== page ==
A main focus of research efforts at HRC is on development of accurate hydrologic models to simulate, estimate, and predict channel flow and river discharge. However, hydrologic modeling at HRC involves a broad range of atmospheric and land surface processes including surface and air temperature, evapo-transpiration, soil moisture, snowmelt, overland flow and ground infiltration, precipitation process and methods of precipitation estimation. Past and current research at HRC focuses on precipitation processes such as cloud and rainfall microphysics, spatial and temporal variability of convection, and other convective processes. HRC’s hydrologic models are used for real-time flash flood warning, channel and river discharge prediction out to 90 days, as well as historical and future climate simulations spanning decades.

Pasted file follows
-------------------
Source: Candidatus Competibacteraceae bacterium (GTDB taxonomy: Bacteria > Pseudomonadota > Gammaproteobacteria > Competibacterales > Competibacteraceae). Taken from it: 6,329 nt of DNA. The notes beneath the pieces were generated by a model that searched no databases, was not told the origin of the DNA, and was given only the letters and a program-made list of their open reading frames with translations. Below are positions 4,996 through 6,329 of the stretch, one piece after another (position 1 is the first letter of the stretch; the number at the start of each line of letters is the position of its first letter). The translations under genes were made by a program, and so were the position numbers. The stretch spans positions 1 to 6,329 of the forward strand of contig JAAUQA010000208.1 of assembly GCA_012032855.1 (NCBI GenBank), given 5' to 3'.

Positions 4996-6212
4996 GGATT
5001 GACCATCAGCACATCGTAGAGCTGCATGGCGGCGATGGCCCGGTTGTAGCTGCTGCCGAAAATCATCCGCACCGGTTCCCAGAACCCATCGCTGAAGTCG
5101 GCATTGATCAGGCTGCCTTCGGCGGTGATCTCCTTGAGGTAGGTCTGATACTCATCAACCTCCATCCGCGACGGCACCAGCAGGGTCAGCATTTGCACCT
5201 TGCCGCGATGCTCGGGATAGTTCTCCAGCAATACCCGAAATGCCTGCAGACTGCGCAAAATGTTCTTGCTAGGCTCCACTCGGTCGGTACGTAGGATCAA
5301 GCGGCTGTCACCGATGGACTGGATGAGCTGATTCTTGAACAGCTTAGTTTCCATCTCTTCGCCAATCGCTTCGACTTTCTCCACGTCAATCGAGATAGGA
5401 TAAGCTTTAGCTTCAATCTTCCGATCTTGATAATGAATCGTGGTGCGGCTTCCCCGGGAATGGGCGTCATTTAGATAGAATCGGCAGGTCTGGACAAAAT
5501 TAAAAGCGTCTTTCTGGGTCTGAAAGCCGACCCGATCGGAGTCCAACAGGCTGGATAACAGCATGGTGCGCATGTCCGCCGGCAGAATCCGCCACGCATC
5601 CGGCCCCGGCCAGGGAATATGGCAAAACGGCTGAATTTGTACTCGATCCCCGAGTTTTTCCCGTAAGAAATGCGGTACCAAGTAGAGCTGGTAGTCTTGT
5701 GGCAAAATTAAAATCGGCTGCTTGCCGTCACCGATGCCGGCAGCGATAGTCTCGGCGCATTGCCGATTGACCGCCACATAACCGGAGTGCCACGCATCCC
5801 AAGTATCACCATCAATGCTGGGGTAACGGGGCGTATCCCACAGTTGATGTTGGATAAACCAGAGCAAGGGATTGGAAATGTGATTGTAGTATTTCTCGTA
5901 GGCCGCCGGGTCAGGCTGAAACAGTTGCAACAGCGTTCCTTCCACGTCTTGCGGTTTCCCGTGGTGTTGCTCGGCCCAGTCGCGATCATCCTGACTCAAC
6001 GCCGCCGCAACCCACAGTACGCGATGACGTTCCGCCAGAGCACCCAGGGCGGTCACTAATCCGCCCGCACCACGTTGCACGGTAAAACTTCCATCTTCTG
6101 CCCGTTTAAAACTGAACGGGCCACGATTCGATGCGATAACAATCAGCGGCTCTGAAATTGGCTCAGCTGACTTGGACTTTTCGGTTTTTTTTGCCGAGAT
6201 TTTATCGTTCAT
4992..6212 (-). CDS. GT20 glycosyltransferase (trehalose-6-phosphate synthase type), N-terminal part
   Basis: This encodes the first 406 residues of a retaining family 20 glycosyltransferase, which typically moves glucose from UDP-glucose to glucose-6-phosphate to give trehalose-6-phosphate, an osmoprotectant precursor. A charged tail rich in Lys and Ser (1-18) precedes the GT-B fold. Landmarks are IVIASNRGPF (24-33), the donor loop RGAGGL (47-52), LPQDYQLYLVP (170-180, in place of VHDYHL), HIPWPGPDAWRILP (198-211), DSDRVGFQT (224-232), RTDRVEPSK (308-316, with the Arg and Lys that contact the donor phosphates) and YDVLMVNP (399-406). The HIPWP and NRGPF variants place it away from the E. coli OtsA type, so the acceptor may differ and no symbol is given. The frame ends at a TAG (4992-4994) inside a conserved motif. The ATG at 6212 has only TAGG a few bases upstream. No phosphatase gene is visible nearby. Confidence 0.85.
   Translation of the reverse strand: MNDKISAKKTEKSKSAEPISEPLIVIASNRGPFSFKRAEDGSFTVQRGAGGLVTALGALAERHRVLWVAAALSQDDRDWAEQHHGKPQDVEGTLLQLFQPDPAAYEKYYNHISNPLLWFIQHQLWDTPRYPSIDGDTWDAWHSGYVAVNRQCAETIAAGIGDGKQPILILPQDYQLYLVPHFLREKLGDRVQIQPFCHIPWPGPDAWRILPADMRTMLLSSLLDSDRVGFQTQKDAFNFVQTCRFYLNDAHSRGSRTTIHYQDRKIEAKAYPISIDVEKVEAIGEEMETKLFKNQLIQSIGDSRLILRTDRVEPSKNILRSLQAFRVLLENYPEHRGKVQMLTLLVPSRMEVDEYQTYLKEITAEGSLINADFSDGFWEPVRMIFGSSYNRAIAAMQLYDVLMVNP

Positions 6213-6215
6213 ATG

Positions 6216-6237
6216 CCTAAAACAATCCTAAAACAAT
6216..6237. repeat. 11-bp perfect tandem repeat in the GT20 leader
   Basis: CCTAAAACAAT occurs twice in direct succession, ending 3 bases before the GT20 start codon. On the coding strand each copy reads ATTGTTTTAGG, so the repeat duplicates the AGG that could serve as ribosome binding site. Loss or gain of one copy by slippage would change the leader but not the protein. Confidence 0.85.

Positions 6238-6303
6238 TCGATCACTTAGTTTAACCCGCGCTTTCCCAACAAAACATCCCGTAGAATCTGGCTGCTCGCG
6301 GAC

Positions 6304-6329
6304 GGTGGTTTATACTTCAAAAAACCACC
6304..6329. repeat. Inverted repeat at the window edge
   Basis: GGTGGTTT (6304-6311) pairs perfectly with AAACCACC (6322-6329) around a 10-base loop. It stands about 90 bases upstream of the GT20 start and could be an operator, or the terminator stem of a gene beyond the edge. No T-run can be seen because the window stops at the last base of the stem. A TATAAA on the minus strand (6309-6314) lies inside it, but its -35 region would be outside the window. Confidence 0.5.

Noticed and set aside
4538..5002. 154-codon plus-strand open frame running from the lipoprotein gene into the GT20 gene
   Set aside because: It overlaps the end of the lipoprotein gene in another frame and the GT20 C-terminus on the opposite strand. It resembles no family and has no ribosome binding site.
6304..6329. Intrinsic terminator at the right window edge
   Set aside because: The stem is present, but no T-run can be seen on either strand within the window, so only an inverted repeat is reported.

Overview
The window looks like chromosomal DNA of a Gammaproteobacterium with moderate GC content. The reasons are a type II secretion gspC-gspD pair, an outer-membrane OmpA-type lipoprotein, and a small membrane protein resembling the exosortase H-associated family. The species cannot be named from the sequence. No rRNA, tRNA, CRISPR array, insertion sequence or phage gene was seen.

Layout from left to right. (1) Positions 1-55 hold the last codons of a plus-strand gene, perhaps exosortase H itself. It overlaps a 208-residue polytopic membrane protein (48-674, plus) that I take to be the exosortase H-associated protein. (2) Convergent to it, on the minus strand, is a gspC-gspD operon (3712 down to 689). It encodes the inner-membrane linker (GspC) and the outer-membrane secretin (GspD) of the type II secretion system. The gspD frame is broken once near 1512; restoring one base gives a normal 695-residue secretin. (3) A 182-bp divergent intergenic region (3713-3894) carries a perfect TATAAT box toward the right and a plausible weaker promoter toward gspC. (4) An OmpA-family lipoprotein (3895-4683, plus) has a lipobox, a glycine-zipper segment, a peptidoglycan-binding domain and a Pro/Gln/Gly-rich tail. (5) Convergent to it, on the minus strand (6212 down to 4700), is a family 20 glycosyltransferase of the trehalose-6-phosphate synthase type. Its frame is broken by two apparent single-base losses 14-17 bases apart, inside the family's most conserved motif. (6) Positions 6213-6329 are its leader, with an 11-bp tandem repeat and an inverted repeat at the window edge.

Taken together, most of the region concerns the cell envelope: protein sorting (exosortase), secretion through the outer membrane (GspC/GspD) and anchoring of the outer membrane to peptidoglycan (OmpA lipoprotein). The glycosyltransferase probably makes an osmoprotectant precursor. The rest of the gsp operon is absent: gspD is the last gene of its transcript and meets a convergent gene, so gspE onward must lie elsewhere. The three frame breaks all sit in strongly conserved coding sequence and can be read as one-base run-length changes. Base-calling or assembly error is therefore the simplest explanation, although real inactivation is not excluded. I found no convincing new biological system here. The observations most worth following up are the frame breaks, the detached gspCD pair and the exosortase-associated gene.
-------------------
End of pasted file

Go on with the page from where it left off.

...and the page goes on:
HRC develops and employs statistical and dynamical weather, climate, and hydrologic models to understand global and regional climate variability on seasonal to paleoclimatic time scales, to improve seasonal and longer term forecasts, and to understand the fundamental mechanisms of climate change in past, present, and future climate scenarios. Besides hydrology, modeling studies at HRC have focused on the thermal structure and circulation of the oceans and atmosphere, ocean waves, the ENSO cycle, land surface/atmosphere interactions, and ties between climate, human health and hydrology.

Selected Articles and Publications can be seen on the PUBLICATIONS page.